I was watching the trail closely for snakes and missed the sharp right turnoff for the steep gully.  I ended up taking the dogs and me on an extra .6-mile detour.  So much for shaving mileage off the hike now!  I would have ended up at SR92 if I hadn't stopped myself when I did.

The dogs were walking faster the closer we got to the end.  I noticed a transient camp in a shallow mine right off the trail, a mine I had never noticed before.  There were some belongings right outside the mine entrance.  A few hundred feet past the mine, I noticed a man walking ahead of us wearing a black trench coat; most likely the owner of those bags at the mine.  The dogs were acting cautious but didn't bark.  The man, however, saw Sadie and got nervous.  He was on the same trail as we were and was also heading down the same stairs as we.  He wanted to jump out of the way but when he saw that Sadie meant no harm and even came up to him gently, he relaxed and walked more at ease.  I kept my distance behind him but at 50 feet I could smell him.  He didn't even look that old.

The grand hike took me 3:39 hours. There was 1553' elevation gain.  I'll definitely do this one again.

Saturday, March 18, 2017

Mojave Preserve: Mid Hills ramble

The first rays of light woke me up.  Without so much as combing my hair, I got the dogs ready to walk cross-country toward the hills to the west.  I had no hike planned other than my morning jaunt.  Today's jaunt took me to the northern section of the Mid Hills, walking in a westerly direction.  I figured a few miles in two hours would be a nice start.  I had hilltops pointing the way and my GPS app on to guide me.

The terrain here was surprisingly soft.  Sometimes it was so soft, my shoes got stuck in compressed air pockets.  Nothing prickly was on this ground, although I came across a few mining relics.  I had no goal, but saw a rocky hilltop and went for it.  Once on the hilltop, I saw another one, a higher one, that I had to bag. And so it went.

As in so many areas of California, there was evidence of an old wildfire.  Dead oaks marked the landscape.  More interesting were the many boulders piled on each other, as if placed there by a higher being.  We spotted a deer that Zeke attempted to chase.  I spotted a radar tower that intrigued me, only to see another human on the hilltop that had me curious, too.  Who was this person?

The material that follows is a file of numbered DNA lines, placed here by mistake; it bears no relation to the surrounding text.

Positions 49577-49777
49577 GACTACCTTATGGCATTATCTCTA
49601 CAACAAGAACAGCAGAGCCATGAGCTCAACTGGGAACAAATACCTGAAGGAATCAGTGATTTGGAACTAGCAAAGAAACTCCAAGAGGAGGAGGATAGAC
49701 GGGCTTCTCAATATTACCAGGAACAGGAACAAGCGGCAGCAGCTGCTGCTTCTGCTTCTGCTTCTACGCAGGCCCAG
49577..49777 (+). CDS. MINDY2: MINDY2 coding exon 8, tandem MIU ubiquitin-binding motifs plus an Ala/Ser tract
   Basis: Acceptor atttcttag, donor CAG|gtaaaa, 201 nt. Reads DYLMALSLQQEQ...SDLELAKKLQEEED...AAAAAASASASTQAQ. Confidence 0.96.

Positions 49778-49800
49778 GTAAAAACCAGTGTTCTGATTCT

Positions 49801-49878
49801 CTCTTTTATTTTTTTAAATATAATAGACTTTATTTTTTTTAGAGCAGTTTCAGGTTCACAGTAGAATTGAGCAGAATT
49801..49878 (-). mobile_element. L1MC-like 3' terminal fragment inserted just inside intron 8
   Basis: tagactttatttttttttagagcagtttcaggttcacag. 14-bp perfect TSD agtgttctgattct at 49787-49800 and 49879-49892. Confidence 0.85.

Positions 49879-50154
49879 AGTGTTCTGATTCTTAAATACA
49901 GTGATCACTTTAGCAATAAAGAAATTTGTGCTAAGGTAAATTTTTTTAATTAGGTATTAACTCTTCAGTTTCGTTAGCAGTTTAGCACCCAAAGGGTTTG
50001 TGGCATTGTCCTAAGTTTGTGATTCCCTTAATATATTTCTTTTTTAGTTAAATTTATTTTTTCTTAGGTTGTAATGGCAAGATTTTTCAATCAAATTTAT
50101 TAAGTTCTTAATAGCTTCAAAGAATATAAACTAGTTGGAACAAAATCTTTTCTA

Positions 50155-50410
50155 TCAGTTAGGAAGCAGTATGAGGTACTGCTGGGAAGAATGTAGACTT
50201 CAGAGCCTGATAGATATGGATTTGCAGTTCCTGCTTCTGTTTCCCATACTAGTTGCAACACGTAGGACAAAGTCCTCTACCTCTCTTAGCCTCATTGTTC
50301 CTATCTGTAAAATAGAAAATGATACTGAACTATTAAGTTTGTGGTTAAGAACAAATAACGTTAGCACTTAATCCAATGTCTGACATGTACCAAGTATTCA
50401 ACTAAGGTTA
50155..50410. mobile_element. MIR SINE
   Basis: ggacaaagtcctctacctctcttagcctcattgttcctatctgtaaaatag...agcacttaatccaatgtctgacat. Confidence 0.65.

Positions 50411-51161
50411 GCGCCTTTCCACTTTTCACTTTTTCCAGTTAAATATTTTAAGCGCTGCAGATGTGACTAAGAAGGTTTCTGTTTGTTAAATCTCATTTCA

It turned out to be a woman camped out at the official Mid Hills campground below.  I had walked just under two miles at this point (it seemed longer) and there were many vehicles around this shaded campsite. Most of the vehicles were large 4Wheelers.  The women went back down the hill without talking to me and I turned around to resume the descent and return to my van.  The mountain shade was slowly fading as the sun rose.  I wanted to get back to the van before we all got thirsty.  I didn't carry any water because this was supposed to be a quick morning jaunt.

I don't normally enjoy cross-country walks but this one was a pleasant one.  Bushwhacking across the desert in Arizona means stumbling over hidden boulders, stepping into holes, or having one's legs jabbed by shin daggers or the dreaded cholla.   This walk enabled me to walk the dogs off-leash, without disturbing anyone. Both dogs stayed by my side, but Sadie did take off in the last .3 mile to get back to the van, only to return to me far away.  Everyone around me was awake.  The large Jeep group behind me was also breaking camp.  They had come here to drive the famed Mojave Trail, a trail consisting of old Indian trails, old army supply routes, and washes that bisects the Preserve east to west.  They had four dogs, a GSD, a Doberman and a Zeke-looking dog.   I didn't see the fourth dog.